Why And What They Should Abstain From

6. Well, after they were sent out as described above, the matter was settled outwardly speaking, but things were not completely at ease.  First, what did this proposal of James mean?  Does it harmonize with the words Peter spoke, "We believe we are saved by the grace of the Lord Jesus, and it is the same for these Gentiles as well?"

7. Avoid "lewd actions [or sexual immorality]."  We understand this.  This matter of "sexual immorality" is a term meaning a sexual relationship in general outside of the marriage bond.  We can understand the message that they avoid sexual immorality in general which filled the pagan world from which the Gentile Christians had come or relationships with temple prostitutes which were connected to pagan rites as a natural recommendation to be expected.  Also, we feel like we would understand the recommendation to avoid as Christians "defiled meat offered to idols (if translated literally, 'defilement of idols').

8. But, after that what is "avoid the meat of a strangled animal and [its] blood?"  This appears to be this matter of eating meat where the blood remains behind and which went against Jewish ceremonial butcher laws.  The message "avoid blood" appears as a recommendation dealing with the regulation "Thou shalt not eat blood" written in Leviticus 17:11. Therefore, this is related to the law which the Jews had been observing as [we'd] expect.  Why does such a recommendation appear in the text after the dispute that salvation does not depend on keeping the law?  Also, there are a number of scholars who understand the matter of "lewd actions" raised previously that it is about marriages to blood relatives forbidden in Leviticus chapter eighteen rather than sexual immorality in general. Therefore, the topic being raised more and more here has to do with observing the law of Moses.  Why must they demand Gentile Christians to observe several points from the law of Moses even though the apostles and elders were concluding that "the salvation of a person is not based on receiving circumcision and observing the law of Moses?"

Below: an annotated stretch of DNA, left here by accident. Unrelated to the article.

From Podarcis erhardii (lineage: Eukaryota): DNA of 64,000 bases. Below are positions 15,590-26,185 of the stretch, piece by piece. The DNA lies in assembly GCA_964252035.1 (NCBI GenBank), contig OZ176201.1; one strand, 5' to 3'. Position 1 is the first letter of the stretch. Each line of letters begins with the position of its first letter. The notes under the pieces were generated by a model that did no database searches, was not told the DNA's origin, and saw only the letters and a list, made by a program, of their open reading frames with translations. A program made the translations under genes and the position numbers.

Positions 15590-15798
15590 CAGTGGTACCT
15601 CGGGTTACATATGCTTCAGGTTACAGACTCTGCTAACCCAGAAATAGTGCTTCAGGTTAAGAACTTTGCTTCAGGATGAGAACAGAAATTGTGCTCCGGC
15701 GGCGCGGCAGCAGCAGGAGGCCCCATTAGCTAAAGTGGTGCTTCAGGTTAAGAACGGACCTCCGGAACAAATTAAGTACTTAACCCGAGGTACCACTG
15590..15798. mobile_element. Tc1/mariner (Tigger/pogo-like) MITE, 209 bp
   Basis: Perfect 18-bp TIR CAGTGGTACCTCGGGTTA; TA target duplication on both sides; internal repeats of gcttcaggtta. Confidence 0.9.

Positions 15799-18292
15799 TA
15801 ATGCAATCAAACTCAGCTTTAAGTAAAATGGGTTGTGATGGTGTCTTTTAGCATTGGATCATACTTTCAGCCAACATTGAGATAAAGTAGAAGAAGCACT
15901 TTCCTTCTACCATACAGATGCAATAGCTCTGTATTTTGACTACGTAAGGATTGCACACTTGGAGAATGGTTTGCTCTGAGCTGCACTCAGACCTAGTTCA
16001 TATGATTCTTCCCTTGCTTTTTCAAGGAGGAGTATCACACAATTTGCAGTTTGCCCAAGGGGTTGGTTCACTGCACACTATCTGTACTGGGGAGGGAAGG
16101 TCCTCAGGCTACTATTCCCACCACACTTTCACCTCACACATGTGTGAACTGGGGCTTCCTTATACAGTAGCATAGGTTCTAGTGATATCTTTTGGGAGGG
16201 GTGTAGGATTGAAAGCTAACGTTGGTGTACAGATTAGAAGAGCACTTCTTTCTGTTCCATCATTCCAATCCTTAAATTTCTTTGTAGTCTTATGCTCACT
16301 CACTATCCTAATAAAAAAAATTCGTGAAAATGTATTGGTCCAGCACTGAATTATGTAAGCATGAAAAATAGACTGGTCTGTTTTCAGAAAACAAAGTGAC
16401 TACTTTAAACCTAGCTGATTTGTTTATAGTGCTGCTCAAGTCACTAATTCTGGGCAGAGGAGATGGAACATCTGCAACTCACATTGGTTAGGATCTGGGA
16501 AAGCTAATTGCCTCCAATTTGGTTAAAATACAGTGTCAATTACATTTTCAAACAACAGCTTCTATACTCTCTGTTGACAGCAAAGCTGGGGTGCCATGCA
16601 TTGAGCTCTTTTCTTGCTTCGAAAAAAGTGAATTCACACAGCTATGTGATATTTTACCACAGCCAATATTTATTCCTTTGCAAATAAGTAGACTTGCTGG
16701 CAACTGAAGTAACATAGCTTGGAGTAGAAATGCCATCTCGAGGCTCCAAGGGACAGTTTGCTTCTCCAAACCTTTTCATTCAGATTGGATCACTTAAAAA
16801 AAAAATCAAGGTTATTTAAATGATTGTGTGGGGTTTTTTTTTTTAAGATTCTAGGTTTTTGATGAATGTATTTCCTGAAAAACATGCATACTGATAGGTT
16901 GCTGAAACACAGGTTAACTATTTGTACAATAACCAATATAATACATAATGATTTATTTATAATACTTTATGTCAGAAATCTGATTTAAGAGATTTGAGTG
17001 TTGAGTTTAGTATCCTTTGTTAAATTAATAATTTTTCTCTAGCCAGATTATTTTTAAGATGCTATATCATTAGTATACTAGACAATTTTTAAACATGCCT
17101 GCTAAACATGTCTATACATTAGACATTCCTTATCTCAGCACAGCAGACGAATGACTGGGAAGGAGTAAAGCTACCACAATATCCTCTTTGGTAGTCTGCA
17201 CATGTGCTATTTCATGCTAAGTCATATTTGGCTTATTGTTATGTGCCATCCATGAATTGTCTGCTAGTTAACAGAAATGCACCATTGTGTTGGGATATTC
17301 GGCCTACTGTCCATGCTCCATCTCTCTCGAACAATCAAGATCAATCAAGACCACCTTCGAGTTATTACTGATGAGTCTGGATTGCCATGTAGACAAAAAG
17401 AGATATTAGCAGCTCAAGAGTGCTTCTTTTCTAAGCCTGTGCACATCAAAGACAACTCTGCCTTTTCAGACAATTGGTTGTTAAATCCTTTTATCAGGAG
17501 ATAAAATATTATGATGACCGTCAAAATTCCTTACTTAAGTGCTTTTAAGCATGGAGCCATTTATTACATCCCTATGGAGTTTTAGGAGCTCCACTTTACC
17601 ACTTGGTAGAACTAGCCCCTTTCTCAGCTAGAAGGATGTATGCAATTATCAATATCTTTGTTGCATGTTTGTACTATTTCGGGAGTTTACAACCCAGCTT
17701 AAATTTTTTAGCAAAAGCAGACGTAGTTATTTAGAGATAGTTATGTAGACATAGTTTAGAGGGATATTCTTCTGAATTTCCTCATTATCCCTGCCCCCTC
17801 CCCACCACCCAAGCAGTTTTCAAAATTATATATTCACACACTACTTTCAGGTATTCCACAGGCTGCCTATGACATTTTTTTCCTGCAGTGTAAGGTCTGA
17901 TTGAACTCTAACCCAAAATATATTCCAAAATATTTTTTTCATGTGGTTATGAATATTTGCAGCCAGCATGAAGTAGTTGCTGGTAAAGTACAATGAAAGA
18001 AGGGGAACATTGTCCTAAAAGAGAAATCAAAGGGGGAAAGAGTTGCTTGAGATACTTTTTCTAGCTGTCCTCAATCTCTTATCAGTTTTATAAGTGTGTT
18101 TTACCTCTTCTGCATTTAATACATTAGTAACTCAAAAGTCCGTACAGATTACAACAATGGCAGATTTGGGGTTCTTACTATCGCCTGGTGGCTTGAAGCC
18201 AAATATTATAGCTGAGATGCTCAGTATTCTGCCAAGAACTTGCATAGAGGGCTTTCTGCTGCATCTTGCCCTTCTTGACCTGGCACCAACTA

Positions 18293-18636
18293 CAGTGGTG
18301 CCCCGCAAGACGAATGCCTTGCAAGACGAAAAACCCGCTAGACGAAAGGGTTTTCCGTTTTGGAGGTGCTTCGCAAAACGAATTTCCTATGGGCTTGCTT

9. The key to understanding this is chapter fifteen and verse twenty-one. Please note the last sentence.  James did not say, "Unless they observe these points, the Gentile Christians are not saved."  That's not what he said, instead he said, "As for the law of Moses, there are people who have been giving it for a long time in every city and it is read in the synagogues on the Sabbaths."  In other words, it's about this matter of there being Jews who had heard and were raised since they were little ones on the law of Moses each Sabbath [in practically any town].  It's about there being people who had lived according to the law.  This means that even though they preached in Gentile towns in the Roman empire they were not limited to only Gentiles being in the churches established in the [empire].  If there were Gentiles also in the newly born co-operative body of believers there would also be Jewish Christians who currently lived by the law.